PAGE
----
the Tesla predicts 40 minutes of charging is required to
juice the battery to its 230-mile-ish “daily limit”—and no
meal coinciding with the stop, I’m left to pace around an
empty Hobby Lobby parking lot.
As for the specific place they author was at, it's directly off the interstate and other than the Hobby Lobby there is an Outback Steakhouse and a bank directly by the charger. As well as a Home Depot, a movie theatre, McDonalds, Wendy's, Best Buy and tons of other stuff. It sounds like an awful suburban strip mall, but not a place where you should be worried about a car jacking.
I agree. But driving around in a very expensive car is a great way to signal you have other very expensive things like fancy phones, laptops, watches, etc., that can be quickly disposed of for cash.
> It sounds like an awful suburban strip mall, but not a place where you should be worried about a car jacking.
Violent crimes of all sorts happen in suburban strip malls all the time. Guess it never happened for you. Didn't find any crime maps available for the area. I would expect Tesla to locate stations in good areas based solely on good business sense.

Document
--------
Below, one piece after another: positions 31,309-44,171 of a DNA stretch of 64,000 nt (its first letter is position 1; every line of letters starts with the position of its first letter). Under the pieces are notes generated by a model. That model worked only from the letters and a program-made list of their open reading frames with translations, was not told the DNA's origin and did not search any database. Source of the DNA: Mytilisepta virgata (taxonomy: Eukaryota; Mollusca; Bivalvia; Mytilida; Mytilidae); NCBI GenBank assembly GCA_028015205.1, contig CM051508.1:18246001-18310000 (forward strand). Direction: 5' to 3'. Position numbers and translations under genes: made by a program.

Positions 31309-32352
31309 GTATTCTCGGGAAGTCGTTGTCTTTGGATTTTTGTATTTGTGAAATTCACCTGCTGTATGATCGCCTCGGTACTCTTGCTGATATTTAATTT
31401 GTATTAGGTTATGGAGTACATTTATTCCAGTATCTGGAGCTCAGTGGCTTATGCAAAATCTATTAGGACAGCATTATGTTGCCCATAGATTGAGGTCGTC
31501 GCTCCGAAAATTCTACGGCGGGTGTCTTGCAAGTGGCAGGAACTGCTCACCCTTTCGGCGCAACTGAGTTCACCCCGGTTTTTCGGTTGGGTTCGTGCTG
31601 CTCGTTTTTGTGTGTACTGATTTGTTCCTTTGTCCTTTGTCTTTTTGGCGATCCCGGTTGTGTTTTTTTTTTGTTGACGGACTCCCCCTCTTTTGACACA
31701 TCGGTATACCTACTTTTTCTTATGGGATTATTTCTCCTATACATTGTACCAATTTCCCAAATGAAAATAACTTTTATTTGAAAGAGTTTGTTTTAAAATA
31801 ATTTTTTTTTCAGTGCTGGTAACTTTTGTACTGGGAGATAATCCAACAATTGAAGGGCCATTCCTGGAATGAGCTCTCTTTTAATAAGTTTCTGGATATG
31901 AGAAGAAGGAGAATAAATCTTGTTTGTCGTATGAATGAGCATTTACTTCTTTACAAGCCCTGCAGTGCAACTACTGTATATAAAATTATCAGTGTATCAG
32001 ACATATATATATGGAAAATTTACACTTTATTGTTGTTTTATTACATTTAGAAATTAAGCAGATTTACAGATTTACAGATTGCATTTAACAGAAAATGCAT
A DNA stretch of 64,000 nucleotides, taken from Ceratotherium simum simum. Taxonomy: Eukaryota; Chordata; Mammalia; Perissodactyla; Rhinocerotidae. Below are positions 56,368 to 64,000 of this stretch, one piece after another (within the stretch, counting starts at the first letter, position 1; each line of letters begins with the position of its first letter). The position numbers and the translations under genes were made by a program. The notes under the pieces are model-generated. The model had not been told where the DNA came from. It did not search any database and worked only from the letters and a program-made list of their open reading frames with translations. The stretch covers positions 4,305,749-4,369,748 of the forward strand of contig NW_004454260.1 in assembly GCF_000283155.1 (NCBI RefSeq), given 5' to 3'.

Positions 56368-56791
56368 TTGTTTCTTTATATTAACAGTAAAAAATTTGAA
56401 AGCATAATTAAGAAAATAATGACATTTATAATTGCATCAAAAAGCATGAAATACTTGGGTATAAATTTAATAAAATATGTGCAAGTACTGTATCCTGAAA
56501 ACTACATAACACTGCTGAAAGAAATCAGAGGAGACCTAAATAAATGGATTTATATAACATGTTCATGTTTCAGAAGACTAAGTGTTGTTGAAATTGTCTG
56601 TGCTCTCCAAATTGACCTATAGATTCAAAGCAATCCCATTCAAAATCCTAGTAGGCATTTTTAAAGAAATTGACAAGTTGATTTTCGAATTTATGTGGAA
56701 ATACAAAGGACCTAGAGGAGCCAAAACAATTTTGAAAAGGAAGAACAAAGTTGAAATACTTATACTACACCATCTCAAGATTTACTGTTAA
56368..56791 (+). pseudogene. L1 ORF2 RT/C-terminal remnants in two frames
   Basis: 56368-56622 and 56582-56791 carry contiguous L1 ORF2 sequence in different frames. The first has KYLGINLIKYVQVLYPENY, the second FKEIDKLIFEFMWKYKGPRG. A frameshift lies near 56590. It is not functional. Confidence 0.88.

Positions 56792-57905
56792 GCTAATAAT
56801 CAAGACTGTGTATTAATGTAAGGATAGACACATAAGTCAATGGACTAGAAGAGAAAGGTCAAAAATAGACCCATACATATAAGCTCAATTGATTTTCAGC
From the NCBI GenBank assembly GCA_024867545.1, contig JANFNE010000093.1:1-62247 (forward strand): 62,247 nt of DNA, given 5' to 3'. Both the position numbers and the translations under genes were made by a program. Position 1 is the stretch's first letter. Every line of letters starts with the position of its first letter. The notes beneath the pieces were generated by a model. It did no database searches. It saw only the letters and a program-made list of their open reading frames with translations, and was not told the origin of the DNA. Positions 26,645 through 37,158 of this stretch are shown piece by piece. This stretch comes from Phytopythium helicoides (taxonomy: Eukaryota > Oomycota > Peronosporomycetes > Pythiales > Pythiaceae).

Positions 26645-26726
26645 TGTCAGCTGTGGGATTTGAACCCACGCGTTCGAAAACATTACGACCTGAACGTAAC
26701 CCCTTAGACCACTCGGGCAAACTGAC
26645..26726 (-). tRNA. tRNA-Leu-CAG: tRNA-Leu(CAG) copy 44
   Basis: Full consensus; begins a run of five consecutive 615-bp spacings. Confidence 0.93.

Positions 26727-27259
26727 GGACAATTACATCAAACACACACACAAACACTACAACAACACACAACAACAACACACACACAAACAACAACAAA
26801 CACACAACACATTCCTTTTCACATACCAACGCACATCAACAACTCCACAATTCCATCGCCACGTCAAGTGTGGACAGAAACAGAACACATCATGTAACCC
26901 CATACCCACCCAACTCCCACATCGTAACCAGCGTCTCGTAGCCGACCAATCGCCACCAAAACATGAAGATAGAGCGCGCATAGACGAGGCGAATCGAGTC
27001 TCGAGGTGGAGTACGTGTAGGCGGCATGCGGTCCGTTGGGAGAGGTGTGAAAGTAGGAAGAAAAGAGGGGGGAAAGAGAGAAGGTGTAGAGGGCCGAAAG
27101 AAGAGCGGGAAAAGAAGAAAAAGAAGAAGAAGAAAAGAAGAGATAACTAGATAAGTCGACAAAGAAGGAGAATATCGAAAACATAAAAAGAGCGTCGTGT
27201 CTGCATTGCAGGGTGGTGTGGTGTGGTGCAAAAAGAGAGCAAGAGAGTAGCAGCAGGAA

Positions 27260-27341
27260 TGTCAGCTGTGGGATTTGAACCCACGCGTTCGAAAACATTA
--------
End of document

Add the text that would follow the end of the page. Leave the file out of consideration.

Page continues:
I get that Teslas are interesting cars and their owners like to defend them, but to pretend there are no personal security considerations for Supercharger stations strikes me as irrational.
If the author decided instead to stand by the car looking rich and vulnerable that is no fault to Tesla. You can also be robbed at a gas station, which are places unlike superchargers that require you to have money.
I think you've misunderstood the author. He just ate lunch at previous station, that's why there are no meal coinciding with this stop. Not the lack of places to eat.
I understand that the issues faced by the author of the article were probably due to changing atmospheric conditions, but the Tesla should know how to include the effect of these in its calculations with reasonable accuracy, since they're a constant in all long-distance driving; weather is not going to be same 200, 400, or 1000 miles away from the starting point. I wonder if this is a learning issue, where the Tesla rates its battery based on the atmospheric conditions where it is most used, after sampling atmospheric data and combining that with battery learn data.
While other luxury cars may not be intended for long-haul drives, at least you can be assured that you'll get to your destination as long as you stop at a gas station when your car indicates that it's getting low. It doesn't seem one can trust the Tesla to know when it's going to need to be refilled.